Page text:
How to Study for VCE English Language in 2017 – LearnMate

This guide on how to study for VCE English Language was written by Kaitlyn Krahe, a VCE English Language tutor at LearnMate. Kaitlyn scored an amazing 45 scaled in the subject and is offering tutoring to current students. You can find more info about her services here.


Studying VCE English Language in 2017? Ask yourself these three questions!

For the many students embarking on their final year of high school in 2016, the upcoming weeks preceding the commencement of classes are sure to be looming full of questions. “When should I start my holiday homework?”, “what can I do to give myself the best start to Eng Lang this year?”, “when does my free month of Netflix subscription run out?” are just some of the things you might be wondering.

With these questions and more in mind, I have comprised a simple list of 3 questions upon which I would encourage all VCE English Language students to reflect as they prepare for their studies this year.

As a tutor, I advocate for a straightforward, systematic approach when it comes to tackling coursework and assessment tasks. In short, these questions are designed to provide a framework to facilitate each student’s self awareness about their learning (how they can attain and retain relevant information effectively) and awareness of how the current VCE system operates (how they should integrate and apply information to meet the demands of an assessment task) to navigate the challenges that VCE can bring.

How do you learn best?

This may seem simple but is absolutely within a student’s best interests to take the time to identify their academic strengths, areas that need improvement and what kind of learning style they prefer, if they haven’t already. Constructing your notes in a way that is congruent with the way that your brain processes information best will ensure that productivity and efficiency are maximised during study time and revision throughout the year.

For example, I am a visual learner. When I study, I create flashcards with images to learn definitions and then employ flow-charts and diagrams to link key the concepts. I know that reading notes on a whiteboard does not help me consolidate information, so I devise other methods.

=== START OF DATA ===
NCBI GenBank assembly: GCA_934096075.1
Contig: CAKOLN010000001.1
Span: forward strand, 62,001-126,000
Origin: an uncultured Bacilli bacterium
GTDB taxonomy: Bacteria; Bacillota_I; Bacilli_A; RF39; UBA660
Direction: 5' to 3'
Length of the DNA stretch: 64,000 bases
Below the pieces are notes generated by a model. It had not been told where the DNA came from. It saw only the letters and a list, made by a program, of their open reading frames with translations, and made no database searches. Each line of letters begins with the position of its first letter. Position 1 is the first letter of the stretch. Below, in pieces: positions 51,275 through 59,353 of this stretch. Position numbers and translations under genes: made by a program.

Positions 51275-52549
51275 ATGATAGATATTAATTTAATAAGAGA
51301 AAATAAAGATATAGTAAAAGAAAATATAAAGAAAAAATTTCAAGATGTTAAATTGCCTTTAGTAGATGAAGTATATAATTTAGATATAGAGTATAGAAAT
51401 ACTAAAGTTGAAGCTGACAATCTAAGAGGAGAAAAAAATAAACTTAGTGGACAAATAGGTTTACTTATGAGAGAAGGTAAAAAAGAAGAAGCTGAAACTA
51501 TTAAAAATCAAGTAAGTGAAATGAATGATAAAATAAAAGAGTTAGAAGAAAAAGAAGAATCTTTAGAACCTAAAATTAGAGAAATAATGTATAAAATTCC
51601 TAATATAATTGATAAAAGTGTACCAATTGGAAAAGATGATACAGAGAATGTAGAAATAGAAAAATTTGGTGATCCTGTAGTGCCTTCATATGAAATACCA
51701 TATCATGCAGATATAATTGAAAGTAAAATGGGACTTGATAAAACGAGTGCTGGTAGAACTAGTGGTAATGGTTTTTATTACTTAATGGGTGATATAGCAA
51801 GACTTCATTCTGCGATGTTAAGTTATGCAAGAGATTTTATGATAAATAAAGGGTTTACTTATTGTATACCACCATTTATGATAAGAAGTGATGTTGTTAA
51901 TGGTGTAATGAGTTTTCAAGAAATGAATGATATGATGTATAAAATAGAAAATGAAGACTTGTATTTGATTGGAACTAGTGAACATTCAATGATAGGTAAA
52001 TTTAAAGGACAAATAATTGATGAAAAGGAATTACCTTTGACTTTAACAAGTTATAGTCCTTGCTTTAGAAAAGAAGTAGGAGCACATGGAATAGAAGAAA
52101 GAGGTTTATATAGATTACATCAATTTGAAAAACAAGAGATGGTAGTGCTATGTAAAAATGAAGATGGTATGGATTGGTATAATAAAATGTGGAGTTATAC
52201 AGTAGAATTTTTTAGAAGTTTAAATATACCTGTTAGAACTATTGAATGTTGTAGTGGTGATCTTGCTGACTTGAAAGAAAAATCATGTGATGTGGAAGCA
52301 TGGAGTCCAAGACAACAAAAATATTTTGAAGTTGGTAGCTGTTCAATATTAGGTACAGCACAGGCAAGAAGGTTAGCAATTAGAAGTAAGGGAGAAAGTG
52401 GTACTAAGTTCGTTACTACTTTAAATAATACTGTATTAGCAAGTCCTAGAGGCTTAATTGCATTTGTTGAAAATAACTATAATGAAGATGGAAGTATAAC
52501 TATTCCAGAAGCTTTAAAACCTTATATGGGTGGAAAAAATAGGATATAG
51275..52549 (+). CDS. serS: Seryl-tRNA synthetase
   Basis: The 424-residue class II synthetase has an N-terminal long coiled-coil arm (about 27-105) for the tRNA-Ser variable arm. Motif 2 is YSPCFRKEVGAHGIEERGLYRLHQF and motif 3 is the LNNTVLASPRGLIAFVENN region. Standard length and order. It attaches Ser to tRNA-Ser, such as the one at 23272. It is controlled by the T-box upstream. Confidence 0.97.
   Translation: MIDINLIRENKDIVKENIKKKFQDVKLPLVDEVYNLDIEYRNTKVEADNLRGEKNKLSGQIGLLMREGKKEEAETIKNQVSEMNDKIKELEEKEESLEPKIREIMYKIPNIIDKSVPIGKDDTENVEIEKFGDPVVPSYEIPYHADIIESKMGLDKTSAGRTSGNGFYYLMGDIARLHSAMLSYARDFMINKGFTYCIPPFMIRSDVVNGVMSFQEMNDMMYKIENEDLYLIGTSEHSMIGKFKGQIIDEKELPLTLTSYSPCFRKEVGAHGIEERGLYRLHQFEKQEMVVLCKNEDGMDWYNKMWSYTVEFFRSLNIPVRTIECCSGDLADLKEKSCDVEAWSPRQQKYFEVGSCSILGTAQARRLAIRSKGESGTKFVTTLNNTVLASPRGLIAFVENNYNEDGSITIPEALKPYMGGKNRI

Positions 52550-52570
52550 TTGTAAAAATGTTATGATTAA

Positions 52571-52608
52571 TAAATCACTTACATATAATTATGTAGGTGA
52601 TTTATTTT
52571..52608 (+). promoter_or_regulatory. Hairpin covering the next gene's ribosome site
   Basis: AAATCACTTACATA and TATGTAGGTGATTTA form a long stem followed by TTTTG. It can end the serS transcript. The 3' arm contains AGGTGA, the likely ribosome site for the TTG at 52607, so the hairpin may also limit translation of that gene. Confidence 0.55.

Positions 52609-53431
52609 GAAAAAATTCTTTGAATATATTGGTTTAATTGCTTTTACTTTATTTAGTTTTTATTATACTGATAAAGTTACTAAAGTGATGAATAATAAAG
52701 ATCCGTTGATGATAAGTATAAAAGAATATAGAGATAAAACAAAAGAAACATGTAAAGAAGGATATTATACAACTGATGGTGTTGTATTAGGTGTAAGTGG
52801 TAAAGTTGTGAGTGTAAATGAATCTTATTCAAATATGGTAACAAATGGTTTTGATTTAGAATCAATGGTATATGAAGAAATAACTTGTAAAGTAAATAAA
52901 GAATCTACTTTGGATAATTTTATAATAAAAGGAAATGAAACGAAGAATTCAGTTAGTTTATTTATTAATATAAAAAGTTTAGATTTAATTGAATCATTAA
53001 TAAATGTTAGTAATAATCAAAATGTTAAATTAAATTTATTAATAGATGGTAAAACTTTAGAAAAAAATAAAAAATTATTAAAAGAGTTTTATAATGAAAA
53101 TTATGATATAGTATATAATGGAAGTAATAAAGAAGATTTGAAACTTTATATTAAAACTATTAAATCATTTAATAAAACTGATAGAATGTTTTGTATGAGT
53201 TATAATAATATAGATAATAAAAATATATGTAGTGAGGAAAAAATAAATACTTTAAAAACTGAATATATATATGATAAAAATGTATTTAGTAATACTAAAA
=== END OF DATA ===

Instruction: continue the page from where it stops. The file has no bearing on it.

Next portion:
What resources are available to you and where can you find them?

Quality over quantity is important here. VCE is an industry that is becoming increasingly commodified. There are endless workshops, texts and online courses which all boast to ensure improved marks and to confer the secrets of VCE success to those who purchase them. There certainly are reputable resources among this sea of options, but the onus is on the consumer to research their validity and accreditation before handing over valuable time and money. Take initiative and be pro-active with your learning by visiting VCE forums to participate in a discussion, keep an eye out in the media and advertising domains for useful tidbits to use in essays and be sure not to overlook the VCAA website! The VCAA website it contains what I regard as two of the most valuable VCE resources – the study design and past exams (more on that in the next section).

What concepts are you required to understand for this subject and how will you be required to apply your knowledge to demonstrate understanding?

I would advise that irrespective of what is being taught in class, it is crucial to continue to refer back to the study design frequently throughout the year. Keep it tacked in the front of your book, folder or even on your bedroom door! From making your initial notes to revising for the final exam, the study design can be consistently referred back to in order to ensure you are on the right track. Remember, that from the content stipulated on its pages, the final examination will be formulated.

During year 12, I used the metalanguage section of the study design as a checklist, from which I could readily assess which concepts I knew confidently, what I needed to revise and how individual pieces of metalanguage factored into the various subsystems which could be used to discuss the overarching ideas of each area of study (such as individual and group identity). I believe it is an extremely valuable but unfortunately often overlooked resource!

Finally, it is one thing to understand the content and recall easily it in a relaxed setting, but it is an entirely different challenge to apply it in a nerve-racking examination context. There is no quick remedy for the anxiety that exams and SACs can bring, but you can mitigate some of the stress by replicating exam conditions in your own study area when doing practice exams at regular intervals throughout the year. This means adhering to time constraints and no snacks, phone, laptop, Facebook, music etc. for that allocated time period! Familiarise yourself with the layout of the exam, how the questions are worded and how the marks are awarded. The assessor’s reports are also fantastic for this kind of valuable insight.

Good luck!

Kaitlyn Krahe


This guide on how to study for VCE English Language was written by Kaitlyn Krahe, a VCE English Language tutor at LearnMate. Kaitlyn scored an amazing 45 scaled in the subject and is offering tutoring to current students. You can find more info about her services here.


LearnMate is Australia’s leading tutoring agency offering private lessons in all primary & high school subjects including English, maths, science, humanities, foreign languages, and so much more. Our mission is simple: to provide professional, engaging and enthusiastic tutors to students, while also ensuring the student feels empowered and confident during their assessments! Ultimately, our goal is to empower students all over Australia to achieve amazing results and make their dreams come true!

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How to Study for VCE English Language in 2017 – LearnMate